Nate Davis: From Ball State to Big Time

Over the last decade, the MAC (Mid-American Conference) has produced some high-quality NFL quarterbacks. From Chad Pennington to Byron Leftwich to Ben Roethlisberger, it's a conference high in quarterback quality. And now, Nate Davis of Ball State looks to be the next in line.

In three years under coach Brady Hoke, Davis put up some heady numbers -- 9,233 yards, 74 touchdowns, and only 22 interceptions. Those stats came from a spread offense and that must be taken into consideration, but many scout believe that Davis has what it takes to make it at the next level. Unlike some spread hothouse flowers, Davis does have good deep accuracy, and he worked on his mechanics pre-Combine with Steve DeBerg. Those who watched his throwing session inside Lucas Oil Stadium were specifically impressed by his deep ball.

At the podium inside the Combine media room, Davis talked about what he needed to prove in Indianapolis. "I need to prove that I can show my ability and just throw the football," Davis said. "Really, I am just out here trying to show myself off to all the NFL teams. Trying to find a team to fall in love with me."

The Falcons were one of several teams to talk to Davis, and his mobility could provide an interesting spin on certain direct-snap plays. Specifically, Davis talked to and about the Chiefs, who ran a derivation of the shotgun called the Pistol Formation. In the Pistol, a quarterback will line up about tree yards behind center, the running back another three yards behind, an H-back will be involved for blocking purposes, and tight ends are used more for receiving than blocking -- Tony Gonzalez really impressed when Kansas City ran the formation. It was thought that the Pistol would mitigate the idea that quarterback Tyler Thigpen would be able to adjust to a hybrid scheme.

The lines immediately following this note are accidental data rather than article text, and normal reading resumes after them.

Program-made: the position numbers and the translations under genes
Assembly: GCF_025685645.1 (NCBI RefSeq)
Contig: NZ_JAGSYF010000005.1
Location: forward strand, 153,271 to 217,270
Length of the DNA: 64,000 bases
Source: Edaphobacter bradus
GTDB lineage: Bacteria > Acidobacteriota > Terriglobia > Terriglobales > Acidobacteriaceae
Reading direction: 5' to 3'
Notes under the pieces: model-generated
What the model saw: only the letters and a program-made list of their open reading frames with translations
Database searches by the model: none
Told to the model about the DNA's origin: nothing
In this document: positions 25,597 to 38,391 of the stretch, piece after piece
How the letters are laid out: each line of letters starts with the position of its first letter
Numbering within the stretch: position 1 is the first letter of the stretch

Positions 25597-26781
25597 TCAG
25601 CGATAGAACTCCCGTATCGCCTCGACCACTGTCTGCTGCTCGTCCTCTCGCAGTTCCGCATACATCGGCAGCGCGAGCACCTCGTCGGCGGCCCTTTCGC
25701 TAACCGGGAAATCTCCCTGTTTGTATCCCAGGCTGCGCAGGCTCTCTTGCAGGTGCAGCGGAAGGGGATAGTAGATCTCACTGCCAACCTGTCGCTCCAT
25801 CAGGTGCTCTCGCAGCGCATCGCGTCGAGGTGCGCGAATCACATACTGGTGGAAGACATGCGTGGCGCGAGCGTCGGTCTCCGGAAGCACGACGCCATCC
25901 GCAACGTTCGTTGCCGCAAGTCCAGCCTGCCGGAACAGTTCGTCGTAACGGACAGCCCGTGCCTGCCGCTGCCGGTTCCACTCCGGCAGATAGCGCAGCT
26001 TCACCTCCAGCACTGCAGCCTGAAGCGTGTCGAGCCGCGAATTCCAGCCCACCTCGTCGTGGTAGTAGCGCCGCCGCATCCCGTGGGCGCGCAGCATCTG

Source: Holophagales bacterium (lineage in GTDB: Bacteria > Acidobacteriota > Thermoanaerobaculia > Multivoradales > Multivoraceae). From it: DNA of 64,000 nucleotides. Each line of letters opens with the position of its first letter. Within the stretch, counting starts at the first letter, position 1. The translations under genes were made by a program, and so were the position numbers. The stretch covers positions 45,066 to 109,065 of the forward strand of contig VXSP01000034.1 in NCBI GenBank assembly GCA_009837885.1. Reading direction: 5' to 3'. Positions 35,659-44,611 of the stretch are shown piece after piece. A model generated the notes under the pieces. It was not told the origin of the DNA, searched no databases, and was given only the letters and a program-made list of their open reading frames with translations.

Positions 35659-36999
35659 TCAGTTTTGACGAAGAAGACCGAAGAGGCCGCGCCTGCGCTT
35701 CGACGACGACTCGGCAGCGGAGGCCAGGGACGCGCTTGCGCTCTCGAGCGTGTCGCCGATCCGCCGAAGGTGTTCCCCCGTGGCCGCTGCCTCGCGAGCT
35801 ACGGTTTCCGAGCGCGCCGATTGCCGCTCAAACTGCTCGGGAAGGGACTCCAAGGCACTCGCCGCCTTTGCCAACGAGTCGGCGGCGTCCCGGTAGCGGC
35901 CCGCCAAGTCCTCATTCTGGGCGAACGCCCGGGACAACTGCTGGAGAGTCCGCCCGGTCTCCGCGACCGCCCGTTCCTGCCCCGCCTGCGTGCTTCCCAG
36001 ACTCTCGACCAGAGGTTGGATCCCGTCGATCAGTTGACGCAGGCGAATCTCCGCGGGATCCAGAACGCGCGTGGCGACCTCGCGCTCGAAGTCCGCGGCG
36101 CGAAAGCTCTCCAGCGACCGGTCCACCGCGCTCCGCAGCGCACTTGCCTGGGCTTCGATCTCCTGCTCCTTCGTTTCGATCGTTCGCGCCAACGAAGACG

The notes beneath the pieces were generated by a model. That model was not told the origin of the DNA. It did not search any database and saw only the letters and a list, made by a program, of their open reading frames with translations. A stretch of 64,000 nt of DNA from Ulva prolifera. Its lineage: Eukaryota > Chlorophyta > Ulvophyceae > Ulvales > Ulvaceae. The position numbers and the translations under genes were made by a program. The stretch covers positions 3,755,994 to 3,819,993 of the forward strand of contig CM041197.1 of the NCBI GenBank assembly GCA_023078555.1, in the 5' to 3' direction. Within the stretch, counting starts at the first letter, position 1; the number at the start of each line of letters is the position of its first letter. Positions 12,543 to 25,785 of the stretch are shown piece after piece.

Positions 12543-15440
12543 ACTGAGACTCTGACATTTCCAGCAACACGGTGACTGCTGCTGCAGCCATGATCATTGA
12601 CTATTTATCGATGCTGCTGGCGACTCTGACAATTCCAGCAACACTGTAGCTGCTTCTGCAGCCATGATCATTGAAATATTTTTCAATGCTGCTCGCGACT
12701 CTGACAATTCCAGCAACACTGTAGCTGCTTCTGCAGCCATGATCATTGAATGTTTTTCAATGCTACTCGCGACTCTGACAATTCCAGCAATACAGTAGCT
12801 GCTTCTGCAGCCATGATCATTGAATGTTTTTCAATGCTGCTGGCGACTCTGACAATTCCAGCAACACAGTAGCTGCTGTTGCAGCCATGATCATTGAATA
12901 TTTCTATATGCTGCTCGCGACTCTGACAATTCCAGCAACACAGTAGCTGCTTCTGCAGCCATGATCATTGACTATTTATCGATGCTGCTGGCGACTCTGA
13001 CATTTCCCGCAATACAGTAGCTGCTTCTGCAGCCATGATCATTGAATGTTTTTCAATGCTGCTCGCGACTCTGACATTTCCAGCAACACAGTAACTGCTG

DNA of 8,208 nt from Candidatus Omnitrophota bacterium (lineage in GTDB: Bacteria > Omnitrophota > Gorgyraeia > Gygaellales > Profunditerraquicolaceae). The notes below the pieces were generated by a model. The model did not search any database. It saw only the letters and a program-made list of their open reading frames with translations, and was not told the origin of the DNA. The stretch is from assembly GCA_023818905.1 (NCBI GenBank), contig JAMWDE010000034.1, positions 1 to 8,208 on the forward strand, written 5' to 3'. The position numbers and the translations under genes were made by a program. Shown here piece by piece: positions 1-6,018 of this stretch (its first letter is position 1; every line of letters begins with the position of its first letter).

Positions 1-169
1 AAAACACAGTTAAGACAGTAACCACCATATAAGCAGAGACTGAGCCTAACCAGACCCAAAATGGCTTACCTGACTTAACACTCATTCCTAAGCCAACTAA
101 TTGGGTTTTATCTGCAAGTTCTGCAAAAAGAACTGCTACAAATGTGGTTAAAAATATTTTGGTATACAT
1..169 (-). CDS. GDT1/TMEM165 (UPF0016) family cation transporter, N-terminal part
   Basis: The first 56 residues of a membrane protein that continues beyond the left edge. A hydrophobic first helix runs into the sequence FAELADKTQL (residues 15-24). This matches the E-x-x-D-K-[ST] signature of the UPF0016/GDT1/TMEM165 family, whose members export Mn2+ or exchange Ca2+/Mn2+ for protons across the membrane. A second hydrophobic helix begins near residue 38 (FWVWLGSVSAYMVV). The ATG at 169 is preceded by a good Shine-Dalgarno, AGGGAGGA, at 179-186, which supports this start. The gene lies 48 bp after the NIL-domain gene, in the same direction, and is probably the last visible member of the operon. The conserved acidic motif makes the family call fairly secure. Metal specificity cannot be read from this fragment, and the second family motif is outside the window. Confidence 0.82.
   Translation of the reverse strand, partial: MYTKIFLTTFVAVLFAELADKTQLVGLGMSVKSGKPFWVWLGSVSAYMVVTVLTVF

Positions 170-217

They said, ‘Draw up your favorite play,'" Davis said of his time with the Chiefs. "Out of our spread offense. They liked what I showed them. I met with (Coach Todd) Haley. The play was called 'Bunch Right 32 Double Post'. You have a two-option read. You have a guy in the middle and a guy going on the outside. It was a big play for us. We used it a lot. We got a lot of touchdowns out of that. You want to have this play against cover three. We had teams play a lot of cover three against us."

Davis knows that he'll more complex defenses in the NFL, but he seems comfortable with the idea of the pro game. "This has always been a dream. Coach Hoke and Coach (Stan) Parrish always told me to just work hard and you'll get there. They put me in a good position. Probably in the middle of the season, I started hearing from the coaches that this could be a good time for me to leave. I wasn't thinking about it but people were just telling me it was good time to leave."

Certainly with a quarterbacks class that's less then spectacular, Davis exhibits good timing in coming out now. ranks him as the fifth-best draft-eligible quarterback, which probably wouldn't happen in other years. Not only is Davis coming from an offense that has been traditionally unfriendly to the NFL conversion for his position, but he's also coming out a year early. Ball State went 12-0 in 2008 and played in the MAC Championship, and with a new coaching staff on board for 2009, Davis believes that it's time. He received grades from the first round to the fourth from the evaluation board that rates players and helps them make their decisions.

"I just thought it was a good time to come out," he said of the decision, which was exacerbated by Hoke's departure to San Diego State. "I had done all I could do at Ball State. I had a great career and I think it was the right decision."

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